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Find $n\in \mathbb N$ so that $(\mathbb Z_n, +, \cdot)$ has exactly 4 invertible elements and 5 zero-divisors.

As I couldn't find any theorem that would lead me toward a solution, so I have been trying guessing and checking with no results so far, so I am asking for a push in the right direction.

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Is it exactly 4 invertible elements and exactly 5 zero-divisors? – lhf Sep 1 '12 at 17:11
@lhf yep! I am sure. – haunted85 Sep 1 '12 at 22:05
In this case, $n$ would have to be 9 but $\mathbb Z_9$ has 6 units. – lhf Sep 2 '12 at 1:07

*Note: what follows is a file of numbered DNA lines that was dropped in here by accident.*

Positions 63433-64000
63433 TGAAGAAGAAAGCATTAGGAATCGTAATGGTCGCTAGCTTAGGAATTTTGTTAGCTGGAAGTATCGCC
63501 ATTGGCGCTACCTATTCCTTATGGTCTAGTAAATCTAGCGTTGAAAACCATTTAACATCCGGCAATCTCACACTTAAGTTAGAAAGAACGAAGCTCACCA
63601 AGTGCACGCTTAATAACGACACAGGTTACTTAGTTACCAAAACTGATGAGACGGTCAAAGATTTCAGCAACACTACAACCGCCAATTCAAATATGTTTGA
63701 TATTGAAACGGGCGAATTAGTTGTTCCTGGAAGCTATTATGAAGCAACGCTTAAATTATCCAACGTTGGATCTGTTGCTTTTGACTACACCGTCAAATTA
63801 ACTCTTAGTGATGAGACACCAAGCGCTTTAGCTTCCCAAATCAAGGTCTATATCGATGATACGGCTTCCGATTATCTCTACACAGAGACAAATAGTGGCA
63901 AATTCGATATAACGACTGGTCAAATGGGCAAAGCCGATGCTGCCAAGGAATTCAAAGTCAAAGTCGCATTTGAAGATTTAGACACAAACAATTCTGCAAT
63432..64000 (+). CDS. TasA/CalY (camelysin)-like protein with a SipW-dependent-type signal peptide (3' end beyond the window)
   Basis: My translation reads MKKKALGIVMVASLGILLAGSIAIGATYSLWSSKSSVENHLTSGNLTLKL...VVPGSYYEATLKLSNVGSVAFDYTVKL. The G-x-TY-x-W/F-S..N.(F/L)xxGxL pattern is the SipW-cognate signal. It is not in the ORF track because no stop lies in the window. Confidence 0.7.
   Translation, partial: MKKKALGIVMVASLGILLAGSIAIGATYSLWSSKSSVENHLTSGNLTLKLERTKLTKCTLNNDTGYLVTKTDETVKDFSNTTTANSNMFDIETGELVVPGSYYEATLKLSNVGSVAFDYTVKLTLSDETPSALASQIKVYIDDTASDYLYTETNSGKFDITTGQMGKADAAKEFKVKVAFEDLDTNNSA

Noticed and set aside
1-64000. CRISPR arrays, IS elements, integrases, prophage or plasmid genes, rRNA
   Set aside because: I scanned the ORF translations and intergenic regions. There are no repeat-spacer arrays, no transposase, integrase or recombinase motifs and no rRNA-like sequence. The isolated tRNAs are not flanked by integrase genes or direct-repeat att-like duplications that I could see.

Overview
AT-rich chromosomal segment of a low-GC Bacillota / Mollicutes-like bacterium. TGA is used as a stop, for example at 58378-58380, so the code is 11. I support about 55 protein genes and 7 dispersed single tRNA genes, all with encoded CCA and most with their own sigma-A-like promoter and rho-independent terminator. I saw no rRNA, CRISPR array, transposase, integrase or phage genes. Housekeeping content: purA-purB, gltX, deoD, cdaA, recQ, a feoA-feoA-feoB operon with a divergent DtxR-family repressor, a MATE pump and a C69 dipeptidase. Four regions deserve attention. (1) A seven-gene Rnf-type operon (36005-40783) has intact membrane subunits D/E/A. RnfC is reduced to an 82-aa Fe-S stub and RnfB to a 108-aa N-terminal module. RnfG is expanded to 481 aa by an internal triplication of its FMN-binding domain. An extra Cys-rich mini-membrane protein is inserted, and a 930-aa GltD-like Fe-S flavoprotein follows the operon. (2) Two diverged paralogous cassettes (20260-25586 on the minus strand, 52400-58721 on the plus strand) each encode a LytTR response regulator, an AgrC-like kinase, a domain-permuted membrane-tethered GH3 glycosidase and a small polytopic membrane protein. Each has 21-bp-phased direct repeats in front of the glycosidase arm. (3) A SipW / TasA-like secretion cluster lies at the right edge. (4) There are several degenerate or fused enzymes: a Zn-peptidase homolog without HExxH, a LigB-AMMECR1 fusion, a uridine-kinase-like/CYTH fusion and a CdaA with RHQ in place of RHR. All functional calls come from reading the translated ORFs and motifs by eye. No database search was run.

Also, $\phi(n)=4$ iff $n=5, 8, 10, 12$. – lhf Sep 2 '12 at 1:10
Perhaps we are using a definition whereby zero is not a zero-divisor. – Gerry Myerson Sep 2 '12 at 6:34

HINT: $x$ is a unit in $\mathbb{Z}_n$ if and only if gcd$(n,x) = 1$

EDIT: furthermore: Let $R$ be a finite ring with unity, and $x \in R$: $x$ is a unit in $R$ if and only if $x$ is no zero divisor and $x \neq 0$

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@BenMillwood My bad! – sxd Sep 1 '12 at 15:27

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